Sector shows signs of revival after deals and new sector alliances shake up market
At first glance, it is not obvious watching the cargo moving on and off the Leverkusen Express at the Port of Southampton that the container shipping industry has been contending with the biggest financial crunch in its 60-year history.
Cranes lift boxes over the towering sides of the 367m long vessel, just as they did before a glut of ships and a slowdown in global trade sent freight rates tumbling.
But on a closer look, there are signs of financial stress on the Southampton quayside. The decks of containers on the Leverkusen Express, operated by Hapag-Lloyd, are notable for being speckled with the colours of at least five other shipping companies, highlighting intense efforts to ensure that the vessel is filled to capacity. In the past, ship operators used to only put their own containers on their vessels, plus maybe those of one or two partners.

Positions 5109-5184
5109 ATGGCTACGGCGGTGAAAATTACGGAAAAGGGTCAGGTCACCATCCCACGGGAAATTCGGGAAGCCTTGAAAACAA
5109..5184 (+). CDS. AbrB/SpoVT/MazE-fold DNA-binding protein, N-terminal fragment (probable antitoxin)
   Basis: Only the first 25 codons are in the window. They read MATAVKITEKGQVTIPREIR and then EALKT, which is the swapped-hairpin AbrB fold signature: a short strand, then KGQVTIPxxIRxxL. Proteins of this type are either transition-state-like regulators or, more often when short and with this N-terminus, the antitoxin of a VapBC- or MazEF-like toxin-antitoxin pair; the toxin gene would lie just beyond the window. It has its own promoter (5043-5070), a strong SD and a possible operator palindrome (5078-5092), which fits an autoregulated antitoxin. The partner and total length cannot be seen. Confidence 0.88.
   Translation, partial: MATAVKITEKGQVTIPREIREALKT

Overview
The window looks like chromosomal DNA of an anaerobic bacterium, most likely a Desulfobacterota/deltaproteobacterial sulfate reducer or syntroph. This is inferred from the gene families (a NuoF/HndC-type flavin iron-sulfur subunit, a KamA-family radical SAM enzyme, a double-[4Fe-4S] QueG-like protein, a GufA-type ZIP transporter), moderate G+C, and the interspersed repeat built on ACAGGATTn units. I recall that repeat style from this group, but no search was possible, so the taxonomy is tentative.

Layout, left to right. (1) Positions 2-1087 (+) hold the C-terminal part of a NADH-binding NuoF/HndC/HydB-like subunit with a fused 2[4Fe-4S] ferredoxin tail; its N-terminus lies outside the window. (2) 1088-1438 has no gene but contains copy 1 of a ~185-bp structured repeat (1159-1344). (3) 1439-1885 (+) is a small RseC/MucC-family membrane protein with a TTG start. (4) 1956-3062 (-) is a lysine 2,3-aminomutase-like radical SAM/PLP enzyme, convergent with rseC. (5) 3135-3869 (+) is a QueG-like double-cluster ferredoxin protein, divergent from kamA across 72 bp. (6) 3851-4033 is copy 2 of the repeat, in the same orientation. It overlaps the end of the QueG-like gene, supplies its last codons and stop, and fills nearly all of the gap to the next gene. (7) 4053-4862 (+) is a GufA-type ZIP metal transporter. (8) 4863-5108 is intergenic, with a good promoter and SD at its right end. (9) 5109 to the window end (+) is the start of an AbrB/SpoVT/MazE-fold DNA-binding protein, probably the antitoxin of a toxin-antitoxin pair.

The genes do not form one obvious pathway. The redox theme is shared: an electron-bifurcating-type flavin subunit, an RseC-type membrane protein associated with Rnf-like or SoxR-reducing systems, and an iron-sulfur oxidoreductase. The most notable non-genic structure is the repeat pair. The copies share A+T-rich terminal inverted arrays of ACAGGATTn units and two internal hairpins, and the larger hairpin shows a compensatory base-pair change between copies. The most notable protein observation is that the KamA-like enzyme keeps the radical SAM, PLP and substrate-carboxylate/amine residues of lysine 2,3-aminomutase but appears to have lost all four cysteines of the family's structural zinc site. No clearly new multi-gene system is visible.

Operators have of late engaged in increased co-operation to fill their ships because that is the only way they will make money out of the giant vessels.
Much of the container shipping industry has been running up losses for years, but there are good reasons — including this enhanced collaboration between companies — to think that the sector has reached a critical moment in its battle to secure a course to sustainable profits.
A recent wave of deals is reducing the number of lines, while South Korea’s Hanjin Shipping last year became the first big container ship operator to enter bankruptcy since 1986.
Some executives think that the shake-up, which involves almost all the top 15 lines in mergers and new industry alliances, has stopped the decline in freight rates. According to Drewry Shipping Consultants, average revenue per 40-foot container recovered to a profitable $1,645 in December, from a lossmaking low of $1,113 in April.
Yet other sector observers believe that the industry’s longstanding issue of excessive numbers of container ships chasing inadequate volumes of cargo will reassert itself.